Such was the man whom the myrmidons of the law placed in the dock of Green Street court-house, when on January 5th, 1866, after the return of the judges from Cork, the Commission was re-opened in Dublin. His appearance was somewhat peculiar. He was a tall, strong, rough-bearded man, with that strained expression of face which is often worn by people of dim sight. Around his neck he wore an india-rubber tube, or ear trumpet, through which any words that were necessary to be addressed to him were shouted into his ear by some of his friends, or by his solicitor. His trial did not occupy much time, for on the refusal of the crown lawyers and judges to produce the convict, Thomas Clarke Luby, whom he conceived to be a material witness for his defence, he directed his lawyers to abandon the case, and contented himself with reading to the court some remarks on the evidence which had been offered against him. The chief feature in this address was his denial of all knowledge of the "executive document;" he had never seen or heard of it until it turned up in connection with those trials. Referring to one of the articles with the authorship of which he was charged, he said he wondered how any Irishman, taking into consideration what had occurred in Ireland during the last eighty-four years, could hesitate to say to the enemy--"Give us our country to ourselves, and let us see what we can do with it." Alluding to a report that the government contemplated making some concession to the claims of the Catholic bishops, he remarked that concessions to Ireland had always been a result of Fenianism in one shape or another, and that he believed the present manifestation of the national spirit would have weight, as former ones had, with the rulers of the country. As regards the landed class in Ireland, the Irish People, he contended, had said nothing more than was said by Thomas Davis, whose works every one admired. That eminent Irishman, afflicted and stung to the heart by witnessing the system of depopulation which was going on throughout the country, had written these words:--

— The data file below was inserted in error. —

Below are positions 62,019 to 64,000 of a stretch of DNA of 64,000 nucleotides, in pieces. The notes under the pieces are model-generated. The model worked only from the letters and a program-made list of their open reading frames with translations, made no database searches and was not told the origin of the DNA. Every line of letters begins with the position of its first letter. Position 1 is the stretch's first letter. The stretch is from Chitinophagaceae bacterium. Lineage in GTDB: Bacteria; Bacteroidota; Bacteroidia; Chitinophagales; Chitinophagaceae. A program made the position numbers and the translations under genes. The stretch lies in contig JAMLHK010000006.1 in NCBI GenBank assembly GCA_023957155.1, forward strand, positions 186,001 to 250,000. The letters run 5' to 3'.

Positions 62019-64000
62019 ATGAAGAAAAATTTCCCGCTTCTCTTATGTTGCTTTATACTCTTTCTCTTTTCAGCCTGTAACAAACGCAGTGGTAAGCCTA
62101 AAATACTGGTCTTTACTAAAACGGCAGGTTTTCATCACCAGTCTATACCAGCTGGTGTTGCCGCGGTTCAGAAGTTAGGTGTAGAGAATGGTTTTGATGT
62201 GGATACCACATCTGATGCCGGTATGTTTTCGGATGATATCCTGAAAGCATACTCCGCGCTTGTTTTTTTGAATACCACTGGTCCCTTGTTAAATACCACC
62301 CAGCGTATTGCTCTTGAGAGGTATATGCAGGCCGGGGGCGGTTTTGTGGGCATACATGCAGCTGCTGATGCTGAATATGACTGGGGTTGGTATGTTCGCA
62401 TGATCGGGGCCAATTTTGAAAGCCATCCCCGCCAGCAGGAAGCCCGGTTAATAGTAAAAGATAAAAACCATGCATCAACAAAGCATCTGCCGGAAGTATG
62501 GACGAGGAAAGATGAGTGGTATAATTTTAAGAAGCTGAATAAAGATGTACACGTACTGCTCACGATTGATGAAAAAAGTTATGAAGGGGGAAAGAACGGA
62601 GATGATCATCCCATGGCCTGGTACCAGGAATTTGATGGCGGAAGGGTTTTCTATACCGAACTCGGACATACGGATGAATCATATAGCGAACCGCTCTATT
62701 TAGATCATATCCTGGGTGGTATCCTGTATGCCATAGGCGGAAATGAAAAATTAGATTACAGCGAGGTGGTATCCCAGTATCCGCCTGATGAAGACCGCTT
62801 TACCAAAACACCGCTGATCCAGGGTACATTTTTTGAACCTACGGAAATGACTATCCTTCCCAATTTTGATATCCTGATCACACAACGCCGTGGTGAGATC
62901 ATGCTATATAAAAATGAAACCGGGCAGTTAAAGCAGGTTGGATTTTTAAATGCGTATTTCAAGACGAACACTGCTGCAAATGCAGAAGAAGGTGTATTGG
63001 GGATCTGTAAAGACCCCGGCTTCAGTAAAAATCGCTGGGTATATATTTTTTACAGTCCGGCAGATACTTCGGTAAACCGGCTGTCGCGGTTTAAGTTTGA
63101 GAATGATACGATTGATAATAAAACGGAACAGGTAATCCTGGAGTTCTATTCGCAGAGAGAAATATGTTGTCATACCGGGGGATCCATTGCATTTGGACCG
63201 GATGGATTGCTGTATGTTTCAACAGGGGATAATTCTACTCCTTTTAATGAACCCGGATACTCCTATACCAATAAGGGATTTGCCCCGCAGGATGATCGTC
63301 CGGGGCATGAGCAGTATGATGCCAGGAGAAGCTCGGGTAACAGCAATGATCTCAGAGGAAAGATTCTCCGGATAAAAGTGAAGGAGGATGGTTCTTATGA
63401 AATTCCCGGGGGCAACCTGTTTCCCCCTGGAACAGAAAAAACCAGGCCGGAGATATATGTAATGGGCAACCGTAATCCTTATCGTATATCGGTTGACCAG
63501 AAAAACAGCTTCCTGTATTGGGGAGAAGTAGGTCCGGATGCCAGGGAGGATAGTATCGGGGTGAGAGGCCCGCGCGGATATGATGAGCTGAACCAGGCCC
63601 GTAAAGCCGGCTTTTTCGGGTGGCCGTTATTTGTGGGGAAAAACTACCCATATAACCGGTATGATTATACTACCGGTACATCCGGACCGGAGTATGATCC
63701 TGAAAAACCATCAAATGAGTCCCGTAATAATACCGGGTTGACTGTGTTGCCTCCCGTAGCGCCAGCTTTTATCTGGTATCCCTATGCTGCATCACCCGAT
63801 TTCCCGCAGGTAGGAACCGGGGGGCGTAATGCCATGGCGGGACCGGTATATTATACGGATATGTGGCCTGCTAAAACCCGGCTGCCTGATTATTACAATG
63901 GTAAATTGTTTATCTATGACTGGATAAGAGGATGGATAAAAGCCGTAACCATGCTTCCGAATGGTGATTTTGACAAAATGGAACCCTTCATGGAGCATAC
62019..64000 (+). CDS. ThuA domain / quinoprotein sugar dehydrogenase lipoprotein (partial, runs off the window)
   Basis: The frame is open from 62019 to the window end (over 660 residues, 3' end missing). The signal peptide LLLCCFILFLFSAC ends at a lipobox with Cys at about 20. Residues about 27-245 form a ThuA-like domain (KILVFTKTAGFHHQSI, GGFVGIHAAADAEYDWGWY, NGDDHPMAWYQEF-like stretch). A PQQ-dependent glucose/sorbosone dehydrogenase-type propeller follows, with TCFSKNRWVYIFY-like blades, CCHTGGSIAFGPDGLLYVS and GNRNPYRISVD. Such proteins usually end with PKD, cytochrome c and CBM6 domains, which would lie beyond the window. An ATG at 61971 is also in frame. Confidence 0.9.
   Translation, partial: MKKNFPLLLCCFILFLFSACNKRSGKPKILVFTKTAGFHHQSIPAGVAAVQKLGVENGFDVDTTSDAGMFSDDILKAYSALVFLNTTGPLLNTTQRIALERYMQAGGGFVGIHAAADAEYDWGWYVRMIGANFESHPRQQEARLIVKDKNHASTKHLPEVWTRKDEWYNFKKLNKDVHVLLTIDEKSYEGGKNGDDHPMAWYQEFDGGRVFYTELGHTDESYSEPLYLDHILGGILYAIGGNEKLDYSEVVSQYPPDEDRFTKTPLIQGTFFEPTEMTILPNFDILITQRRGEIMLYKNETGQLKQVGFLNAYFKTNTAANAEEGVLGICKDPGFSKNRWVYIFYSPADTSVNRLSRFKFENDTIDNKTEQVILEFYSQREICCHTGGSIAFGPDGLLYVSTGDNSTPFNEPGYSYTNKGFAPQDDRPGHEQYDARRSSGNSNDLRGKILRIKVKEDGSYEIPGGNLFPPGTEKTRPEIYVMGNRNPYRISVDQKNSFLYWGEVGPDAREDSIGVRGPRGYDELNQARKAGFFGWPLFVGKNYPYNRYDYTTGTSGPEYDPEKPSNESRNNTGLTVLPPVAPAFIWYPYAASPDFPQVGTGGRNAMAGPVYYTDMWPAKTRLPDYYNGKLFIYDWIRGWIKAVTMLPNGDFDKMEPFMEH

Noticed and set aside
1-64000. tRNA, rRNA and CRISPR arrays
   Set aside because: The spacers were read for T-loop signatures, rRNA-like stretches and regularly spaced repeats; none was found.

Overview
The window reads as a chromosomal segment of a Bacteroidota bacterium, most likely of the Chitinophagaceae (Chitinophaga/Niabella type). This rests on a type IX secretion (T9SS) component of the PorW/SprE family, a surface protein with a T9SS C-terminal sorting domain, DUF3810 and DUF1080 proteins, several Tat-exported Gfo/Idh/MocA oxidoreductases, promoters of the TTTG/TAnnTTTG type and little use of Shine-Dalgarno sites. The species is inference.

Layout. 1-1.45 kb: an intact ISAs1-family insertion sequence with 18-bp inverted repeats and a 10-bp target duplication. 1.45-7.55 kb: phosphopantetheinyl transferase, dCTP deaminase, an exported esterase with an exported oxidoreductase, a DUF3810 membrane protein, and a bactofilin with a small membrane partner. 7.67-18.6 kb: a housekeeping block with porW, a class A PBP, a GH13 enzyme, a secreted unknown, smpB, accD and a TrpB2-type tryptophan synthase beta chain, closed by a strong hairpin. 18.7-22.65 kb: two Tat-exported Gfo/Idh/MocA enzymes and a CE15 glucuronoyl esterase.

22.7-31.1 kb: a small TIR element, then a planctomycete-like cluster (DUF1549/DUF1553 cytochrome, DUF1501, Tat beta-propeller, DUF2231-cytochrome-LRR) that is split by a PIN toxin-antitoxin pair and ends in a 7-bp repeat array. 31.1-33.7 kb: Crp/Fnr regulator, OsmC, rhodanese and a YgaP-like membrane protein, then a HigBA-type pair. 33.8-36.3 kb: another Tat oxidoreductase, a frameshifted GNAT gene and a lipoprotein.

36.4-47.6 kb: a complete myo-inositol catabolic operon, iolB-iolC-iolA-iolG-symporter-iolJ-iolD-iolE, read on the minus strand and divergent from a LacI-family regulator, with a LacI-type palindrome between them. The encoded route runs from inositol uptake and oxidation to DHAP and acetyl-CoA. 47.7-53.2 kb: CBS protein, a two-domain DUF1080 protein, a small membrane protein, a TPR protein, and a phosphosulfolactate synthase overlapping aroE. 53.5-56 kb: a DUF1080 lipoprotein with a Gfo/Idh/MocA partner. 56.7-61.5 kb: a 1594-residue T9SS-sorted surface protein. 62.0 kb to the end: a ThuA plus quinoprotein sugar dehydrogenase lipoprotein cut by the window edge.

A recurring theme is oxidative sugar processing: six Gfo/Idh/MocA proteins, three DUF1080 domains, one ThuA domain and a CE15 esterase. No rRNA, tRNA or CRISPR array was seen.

"God of Justice, I sighed, send your Spirit down
On these lords so cruel and proud,
And soften their hearts, and relax their frown,
Or else, I cried aloud,
Vouchsafe Thy strength to the peasant's hand
To drive them at length from out the land."
He had not gone farther than the writer of these lines, and now, he said, they might send him to a felon's doom if they liked.
And they did send him to it. Judge Keogh, before passing sentence, asked him if he had any further remarks to make in reference to his case. Mr. Kickham briefly replied:--
I believe, my lords, I have said enough already. I will only add that I am convicted for doing nothing but my duty. I have endeavored to serve Ireland, and now I am prepared to suffer for Ireland."
Then the judge, with many expressions of sympathy for the prisoner, and many compliments in reference to his intellectual attainments, sentenced him to be kept in penal servitude for fourteen years. His solicitor, Mr. John Lawless, announced the fact to him through his ear trumpet. Charles J. Kickham bowed to the judges, and with an expression of perfect tranquillity on his features, went into captivity.